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Miami Media Highlights Nov. 14 to Nov. 20

Miami Media Highlights Nov. 14 to Nov. 20

Journal-News, Nov. 20: Miami University grad students host Writer’s Harvest to benefit food pantry

This article reports on Miami University grad students hosting the 32nd annual Writer’s Harvest. Proceeds will benefit the Talawanda Oxford Pantry & Social Services (TOPSS). Brian Roley, professor of English and Creative Writing and director of Creative Writing, is quoted. 

Sports Illustrated, Nov. 19: Meet the Opponent: Lifelong Indiana Roots for Miami of Ohio Coach, Travis Steele 

This article reports on Miami RedHawks men’s basketball coach, Travis Steele. 

Yahoo News, Nov. 18: Miami University’s entrepreneurship program wins highest ranking in its history

This article reports on Miami University’s widely acclaimed Entrepreneurship program earning a top international ranking for the first time in history. Timothy Holcomb, associate professor and chair and director of the John. W. Altman Institute for Entrepreneurship, is quoted.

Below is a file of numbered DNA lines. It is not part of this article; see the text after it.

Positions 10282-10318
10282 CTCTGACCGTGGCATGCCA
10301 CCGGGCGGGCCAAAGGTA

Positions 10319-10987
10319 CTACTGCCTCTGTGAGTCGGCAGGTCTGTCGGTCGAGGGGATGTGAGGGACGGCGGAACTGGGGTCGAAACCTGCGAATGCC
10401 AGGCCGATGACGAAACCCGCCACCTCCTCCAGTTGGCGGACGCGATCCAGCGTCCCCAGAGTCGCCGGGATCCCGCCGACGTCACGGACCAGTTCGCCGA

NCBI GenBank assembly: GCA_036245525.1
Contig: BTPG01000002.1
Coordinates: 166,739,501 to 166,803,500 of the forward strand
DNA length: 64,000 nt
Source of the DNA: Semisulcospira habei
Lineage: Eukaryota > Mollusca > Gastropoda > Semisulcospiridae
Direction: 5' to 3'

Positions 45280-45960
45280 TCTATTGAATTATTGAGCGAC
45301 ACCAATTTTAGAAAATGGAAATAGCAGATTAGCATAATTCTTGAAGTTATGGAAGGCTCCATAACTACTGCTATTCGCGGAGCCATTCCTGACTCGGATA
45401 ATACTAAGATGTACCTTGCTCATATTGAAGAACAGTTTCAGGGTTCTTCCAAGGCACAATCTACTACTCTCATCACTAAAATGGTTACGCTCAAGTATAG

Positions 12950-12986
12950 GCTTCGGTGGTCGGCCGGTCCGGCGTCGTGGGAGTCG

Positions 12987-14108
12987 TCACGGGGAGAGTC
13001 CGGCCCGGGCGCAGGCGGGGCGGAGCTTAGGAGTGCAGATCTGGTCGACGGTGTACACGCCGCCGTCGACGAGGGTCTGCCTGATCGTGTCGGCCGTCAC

WCHS, Nov. 15: Miami Hope Program

This TV news broadcast reports on the Miami Hope Program, a peer to peer suicide prevention program that teaches students how to help each other with their mental health. 

Cincinnati Business Courier, Nov. 15: Miami University announces four finalists for provost post

This article reports on the four final candidates for the Miami University Provost position.

Dayton Business Journal, Nov. 15: Dayton-area university introduces mental health initiative

This article reports on Miami University Regionals’ new workplace training initiative to promote positive mental health. 

The Hechinger Report, Nov. 14: Want resilient and well-adjusted kids? Let them play

This article reports on the psychological benefits of letting children play and its effects on education and socialization. Doris Bergen, distinguished professor emeritus of Educational Psychology, is quoted. 

The Chronicle of Higher Education, Nov. 8: When Dating Violence Is a Taboo Topic

This article is about how colleges are struggling to make sexual-assault education culturally relevant. Veronica Barrios, assistant professor of Family Science and Social Work, is quoted.